4. At least on iOS ecosystem, I know my device will be supported for at least 2, 3 years, or even longer. Can't say the same on other ecosystems
    5. It's the other way around. The Tech whores/blogs say good things about Apple to gain favors so they can get invited to Apple event.
    6. LOL. Google is less evil? They actually changed their "don't be evil."

    Enjoy your Huawei phone. Make sure you get the extended warranty just in case it bends or the camera bar cracks.
     
  15. Radon87000 macrumors 601

    Joined:
    Nov 29, 2013
    #15
    Agreed.Its apparent Apple slows down devices with each update.Owning a Nexus 5 and Nexus 7 tablet and a iPhone 6 and Air 2,I have noticed that Android updates tend to not slow the device down whereas iOS 9 has already lagged out the iphone 6..Problem in the Android world is lack of updates but when you DO get it,you have the option to downgrade any time you want and the updates dont slow down the device whereas in Apple you get no such choice.Enjoy your Nexus 6P.Its an awesome phone :)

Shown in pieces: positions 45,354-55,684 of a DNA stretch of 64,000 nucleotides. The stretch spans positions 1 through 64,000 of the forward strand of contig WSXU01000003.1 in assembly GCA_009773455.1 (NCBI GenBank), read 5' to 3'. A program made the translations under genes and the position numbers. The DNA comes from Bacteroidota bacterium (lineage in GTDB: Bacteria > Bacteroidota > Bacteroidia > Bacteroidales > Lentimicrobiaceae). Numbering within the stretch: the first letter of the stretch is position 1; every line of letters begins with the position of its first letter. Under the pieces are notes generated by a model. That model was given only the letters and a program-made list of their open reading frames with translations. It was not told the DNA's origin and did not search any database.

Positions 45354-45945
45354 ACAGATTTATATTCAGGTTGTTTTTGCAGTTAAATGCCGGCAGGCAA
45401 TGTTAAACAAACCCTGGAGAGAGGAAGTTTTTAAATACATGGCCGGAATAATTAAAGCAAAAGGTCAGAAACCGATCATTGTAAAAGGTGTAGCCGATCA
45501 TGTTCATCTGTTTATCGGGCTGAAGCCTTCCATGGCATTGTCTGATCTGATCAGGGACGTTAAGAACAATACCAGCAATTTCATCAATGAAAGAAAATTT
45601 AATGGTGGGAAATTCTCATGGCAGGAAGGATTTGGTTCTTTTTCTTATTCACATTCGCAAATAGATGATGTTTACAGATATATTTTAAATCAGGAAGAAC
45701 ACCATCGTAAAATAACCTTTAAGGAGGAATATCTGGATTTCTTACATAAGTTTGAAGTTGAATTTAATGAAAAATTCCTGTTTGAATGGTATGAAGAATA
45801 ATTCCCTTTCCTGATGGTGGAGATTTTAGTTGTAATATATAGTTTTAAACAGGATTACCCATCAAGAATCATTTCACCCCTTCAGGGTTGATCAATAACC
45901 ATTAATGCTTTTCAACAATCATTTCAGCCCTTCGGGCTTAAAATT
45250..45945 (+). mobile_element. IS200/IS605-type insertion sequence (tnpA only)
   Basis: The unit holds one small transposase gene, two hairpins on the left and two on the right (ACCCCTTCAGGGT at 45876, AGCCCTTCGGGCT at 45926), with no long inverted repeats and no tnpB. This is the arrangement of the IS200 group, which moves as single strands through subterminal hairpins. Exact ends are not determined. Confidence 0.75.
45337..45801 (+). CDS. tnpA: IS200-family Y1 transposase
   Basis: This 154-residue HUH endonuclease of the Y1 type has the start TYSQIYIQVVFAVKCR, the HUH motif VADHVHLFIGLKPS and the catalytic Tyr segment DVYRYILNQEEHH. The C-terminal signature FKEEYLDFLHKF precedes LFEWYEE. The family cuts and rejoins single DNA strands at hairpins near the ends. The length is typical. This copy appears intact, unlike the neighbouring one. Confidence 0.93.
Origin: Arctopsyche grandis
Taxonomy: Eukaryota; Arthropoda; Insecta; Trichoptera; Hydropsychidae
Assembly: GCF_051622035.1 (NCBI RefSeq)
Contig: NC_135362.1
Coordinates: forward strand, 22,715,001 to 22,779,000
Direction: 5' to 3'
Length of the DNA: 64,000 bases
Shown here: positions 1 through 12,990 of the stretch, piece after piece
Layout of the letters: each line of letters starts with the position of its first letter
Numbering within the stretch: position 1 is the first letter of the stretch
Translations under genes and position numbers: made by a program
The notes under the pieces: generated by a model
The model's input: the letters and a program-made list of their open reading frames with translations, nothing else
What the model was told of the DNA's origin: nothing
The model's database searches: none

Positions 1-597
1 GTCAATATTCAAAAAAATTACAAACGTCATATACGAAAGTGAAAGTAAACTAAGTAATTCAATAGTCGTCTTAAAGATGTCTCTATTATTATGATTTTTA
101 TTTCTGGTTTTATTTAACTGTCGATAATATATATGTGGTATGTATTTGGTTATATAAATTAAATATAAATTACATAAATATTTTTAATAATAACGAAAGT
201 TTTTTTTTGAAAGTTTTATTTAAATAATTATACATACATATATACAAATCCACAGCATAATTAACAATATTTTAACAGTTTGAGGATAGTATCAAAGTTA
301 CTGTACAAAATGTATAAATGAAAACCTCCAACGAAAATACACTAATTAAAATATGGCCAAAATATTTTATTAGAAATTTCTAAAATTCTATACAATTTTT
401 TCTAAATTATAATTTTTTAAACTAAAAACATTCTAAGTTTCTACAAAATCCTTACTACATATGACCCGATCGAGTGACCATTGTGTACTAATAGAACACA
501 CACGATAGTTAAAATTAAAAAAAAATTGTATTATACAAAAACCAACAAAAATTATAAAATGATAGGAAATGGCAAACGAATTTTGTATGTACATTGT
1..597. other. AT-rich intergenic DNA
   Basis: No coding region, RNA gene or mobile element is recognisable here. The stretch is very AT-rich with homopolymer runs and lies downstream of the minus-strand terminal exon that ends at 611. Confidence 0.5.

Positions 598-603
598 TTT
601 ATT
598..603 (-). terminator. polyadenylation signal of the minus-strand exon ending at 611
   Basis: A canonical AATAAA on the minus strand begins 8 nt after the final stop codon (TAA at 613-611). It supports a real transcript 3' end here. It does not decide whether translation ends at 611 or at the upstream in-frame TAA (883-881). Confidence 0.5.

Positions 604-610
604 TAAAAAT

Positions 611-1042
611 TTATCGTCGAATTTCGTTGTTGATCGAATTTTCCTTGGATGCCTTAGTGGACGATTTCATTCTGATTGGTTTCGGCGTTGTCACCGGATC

16. QuickDraw, Nov 22, 2015
    Last edited: Nov 22, 2015

    QuickDraw macrumors regular

    Joined:
    May 29, 2009
    #16
    o_O, native code takes more storage up than what? You realize that byte code, once compiled is native code? On newer Android versions, apps are compiled to native code at app installation time.

    You proved exactly nothing.Differences in code sizes are not because of native code vs byte code.
     
  17. GreyOS macrumors 68030

    Joined:
    Apr 12, 2012
    #17